Originally Published in The Hill
Rebecca Beitsch - March 24, 2021
Sen. Lindsey Graham (R-S.C.) plans to reintroduce a bill that would redesign the asylum system, seeking to block migrants from entering the U.S. by establishing refugee processing centers abroad.
It would also make it harder for refugees to claim they are fleeing due to a “credible fear” — upping the standards for migrants to gain asylum status.
“What we're trying to do is basically say, if you come to America, you will no longer be allowed to apply for asylum here,” Graham said.
“We want you to apply for asylum in your home country. If you’re a child and you show up at our border, we’re going to send you to your home country. You can apply for asylum there, we’ll give you a court date here. You can show up for your court date. But you won't be released within the United States,” he said.
The changes would be a shift from a system that recognizes some may need to flee their country immediately in order to avoid danger or persecution.
Though Graham attributed the need for the bill due to historic levels of unaccompanied children crossing the border, he previously introduced the bill in 2019. The bill advanced out of committee amid cries from Democrats that Graham skirted rules, but negotiations on the legislation died out just a few months later.
“I am for dealing realistically with people who've been here for a long time. I’m for doing something for the Dream Act population,” he said, referring to those without legal status who were brought to the U.S. as children. “The price is to control the border.”
Graham’s bill calls for appointing 500 new immigration judges in an effort to clear the backlog of immigration cases.
But his bill would also likely limit the number of asylum cases that go before a judge, changing the screening test so that only those who can show they are “more likely than not” to face harm would be advanced to a hearing.
“The credible fear standard is too low,” Graham said. “Most asylum seekers are not coming because of fear but because of economic distress.”
The legislation also takes a number of steps aimed at reducing the number of children in U.S. custody, allowing the U.S. to return children to their home country rather than house them.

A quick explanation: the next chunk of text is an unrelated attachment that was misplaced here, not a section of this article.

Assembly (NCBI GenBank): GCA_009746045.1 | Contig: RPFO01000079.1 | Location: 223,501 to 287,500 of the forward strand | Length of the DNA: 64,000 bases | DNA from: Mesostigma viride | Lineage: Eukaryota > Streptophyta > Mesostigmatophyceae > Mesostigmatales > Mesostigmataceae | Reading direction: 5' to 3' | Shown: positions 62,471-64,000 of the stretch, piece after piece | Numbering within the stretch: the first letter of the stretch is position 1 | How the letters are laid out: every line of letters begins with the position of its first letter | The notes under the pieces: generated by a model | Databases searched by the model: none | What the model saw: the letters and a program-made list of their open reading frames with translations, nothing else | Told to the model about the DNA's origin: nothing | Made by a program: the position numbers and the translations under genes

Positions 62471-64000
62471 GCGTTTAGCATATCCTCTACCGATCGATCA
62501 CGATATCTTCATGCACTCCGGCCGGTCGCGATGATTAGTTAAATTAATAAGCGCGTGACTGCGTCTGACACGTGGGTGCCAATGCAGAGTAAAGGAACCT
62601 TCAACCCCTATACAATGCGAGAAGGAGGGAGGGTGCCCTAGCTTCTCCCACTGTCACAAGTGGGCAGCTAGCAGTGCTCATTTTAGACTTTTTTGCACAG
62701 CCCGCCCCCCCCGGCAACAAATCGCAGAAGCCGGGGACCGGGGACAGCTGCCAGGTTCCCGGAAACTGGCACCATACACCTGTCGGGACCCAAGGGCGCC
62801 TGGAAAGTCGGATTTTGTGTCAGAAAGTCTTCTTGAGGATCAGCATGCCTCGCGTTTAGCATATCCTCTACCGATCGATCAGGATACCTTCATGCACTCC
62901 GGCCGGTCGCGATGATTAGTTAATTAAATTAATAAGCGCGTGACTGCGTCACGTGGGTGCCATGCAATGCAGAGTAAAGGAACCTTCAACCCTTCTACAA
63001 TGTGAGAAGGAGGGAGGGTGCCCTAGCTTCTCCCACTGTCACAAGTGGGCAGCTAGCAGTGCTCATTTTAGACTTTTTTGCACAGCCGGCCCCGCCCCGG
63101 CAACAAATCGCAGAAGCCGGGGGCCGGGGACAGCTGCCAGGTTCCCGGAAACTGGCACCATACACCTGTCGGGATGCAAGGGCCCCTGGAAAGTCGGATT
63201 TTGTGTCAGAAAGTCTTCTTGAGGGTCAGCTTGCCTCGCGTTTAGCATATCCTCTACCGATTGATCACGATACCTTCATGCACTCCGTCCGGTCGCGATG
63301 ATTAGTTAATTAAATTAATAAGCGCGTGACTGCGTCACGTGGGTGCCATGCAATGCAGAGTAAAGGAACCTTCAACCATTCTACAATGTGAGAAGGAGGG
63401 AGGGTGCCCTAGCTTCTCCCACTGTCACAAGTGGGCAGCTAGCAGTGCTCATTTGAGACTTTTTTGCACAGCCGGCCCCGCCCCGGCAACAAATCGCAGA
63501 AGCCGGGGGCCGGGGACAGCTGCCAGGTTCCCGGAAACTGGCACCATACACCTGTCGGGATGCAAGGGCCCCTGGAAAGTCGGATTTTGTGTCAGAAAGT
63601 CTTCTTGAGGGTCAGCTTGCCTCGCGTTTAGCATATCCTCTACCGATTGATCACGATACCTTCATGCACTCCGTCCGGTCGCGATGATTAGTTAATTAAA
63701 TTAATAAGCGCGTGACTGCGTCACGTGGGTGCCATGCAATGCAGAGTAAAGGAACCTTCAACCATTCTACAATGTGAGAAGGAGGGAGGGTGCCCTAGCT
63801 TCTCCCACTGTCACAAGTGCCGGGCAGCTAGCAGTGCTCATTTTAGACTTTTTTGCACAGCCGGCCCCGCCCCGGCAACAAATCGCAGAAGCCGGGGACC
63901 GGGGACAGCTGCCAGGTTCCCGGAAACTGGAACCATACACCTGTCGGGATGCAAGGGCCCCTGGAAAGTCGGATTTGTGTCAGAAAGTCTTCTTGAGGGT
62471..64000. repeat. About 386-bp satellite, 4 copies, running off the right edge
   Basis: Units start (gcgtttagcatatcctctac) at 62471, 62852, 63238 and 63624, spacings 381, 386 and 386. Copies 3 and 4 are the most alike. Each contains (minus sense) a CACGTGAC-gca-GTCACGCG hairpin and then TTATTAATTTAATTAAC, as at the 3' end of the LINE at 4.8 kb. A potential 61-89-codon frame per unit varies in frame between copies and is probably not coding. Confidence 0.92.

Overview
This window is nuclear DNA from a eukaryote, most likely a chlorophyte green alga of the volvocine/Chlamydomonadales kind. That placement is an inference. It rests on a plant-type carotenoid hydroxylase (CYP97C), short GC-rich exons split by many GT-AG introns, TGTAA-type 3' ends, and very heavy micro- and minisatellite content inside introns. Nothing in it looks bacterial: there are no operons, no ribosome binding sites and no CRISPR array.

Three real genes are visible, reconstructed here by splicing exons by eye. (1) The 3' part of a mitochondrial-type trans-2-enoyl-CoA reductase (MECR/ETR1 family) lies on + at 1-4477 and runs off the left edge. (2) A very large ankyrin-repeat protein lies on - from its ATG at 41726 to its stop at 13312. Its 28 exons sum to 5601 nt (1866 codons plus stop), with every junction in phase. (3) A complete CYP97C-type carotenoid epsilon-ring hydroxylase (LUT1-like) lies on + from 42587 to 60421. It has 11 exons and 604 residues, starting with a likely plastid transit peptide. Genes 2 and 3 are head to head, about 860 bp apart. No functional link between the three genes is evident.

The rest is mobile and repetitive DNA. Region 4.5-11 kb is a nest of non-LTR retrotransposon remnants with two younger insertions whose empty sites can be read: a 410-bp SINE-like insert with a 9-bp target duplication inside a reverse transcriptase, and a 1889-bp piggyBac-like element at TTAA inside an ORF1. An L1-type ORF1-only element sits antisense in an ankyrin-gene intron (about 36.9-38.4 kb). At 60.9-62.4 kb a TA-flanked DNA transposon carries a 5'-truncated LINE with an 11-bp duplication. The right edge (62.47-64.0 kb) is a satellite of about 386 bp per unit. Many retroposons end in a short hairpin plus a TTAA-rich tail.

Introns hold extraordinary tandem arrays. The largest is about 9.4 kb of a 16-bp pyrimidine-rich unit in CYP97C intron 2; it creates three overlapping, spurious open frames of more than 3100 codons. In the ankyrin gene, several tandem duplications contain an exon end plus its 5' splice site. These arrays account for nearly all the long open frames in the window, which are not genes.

“We have a quirk in our law. If you're a minor child from Mexico or Canada, we have the legal authority to send you back,” he said. “But if you’re from a noncontiguous country ... there’s no authority for us to send the unaccompanied minor back. I’ve changed that.”
The bill would also give the government 100 days instead of 20 to detain children — a major change to the Flores Agreement signed under the Clinton administration designed to limit the amount of time the government keeps children, including those arriving with their parents, in custody.
Graham said the extra time would give the government more time to process families without releasing them into the U.S.
The legislation comes as prospects for Democratic-led immigration bills are increasingly uncertain.
The House last week passed two bills that would grant a path to citizenship for some 5 million people, including Dreamers and some migrant farmworkers. But it faces opposition in the Senate without an agreement for stricter border measures.
Meanwhile, President Biden’s plan to grant citizenship to some 11 million people while lifting a number of immigration caps may not have enough support in either chamber.
Graham’s bill is the second major proposal from Republicans seeking to push Democrats to agree to tougher border control measures in exchange for status for Dreamers.
Legislation from Rep. Maria E. Salazar (R-Fla.) provides citizenship for Dreamers but calls for “enhanced physical barriers” at the border and swifter deportation of those with a criminal history. The legislation also includes a so-called trigger mechanism to “ensure border security is completed before other reforms take place.”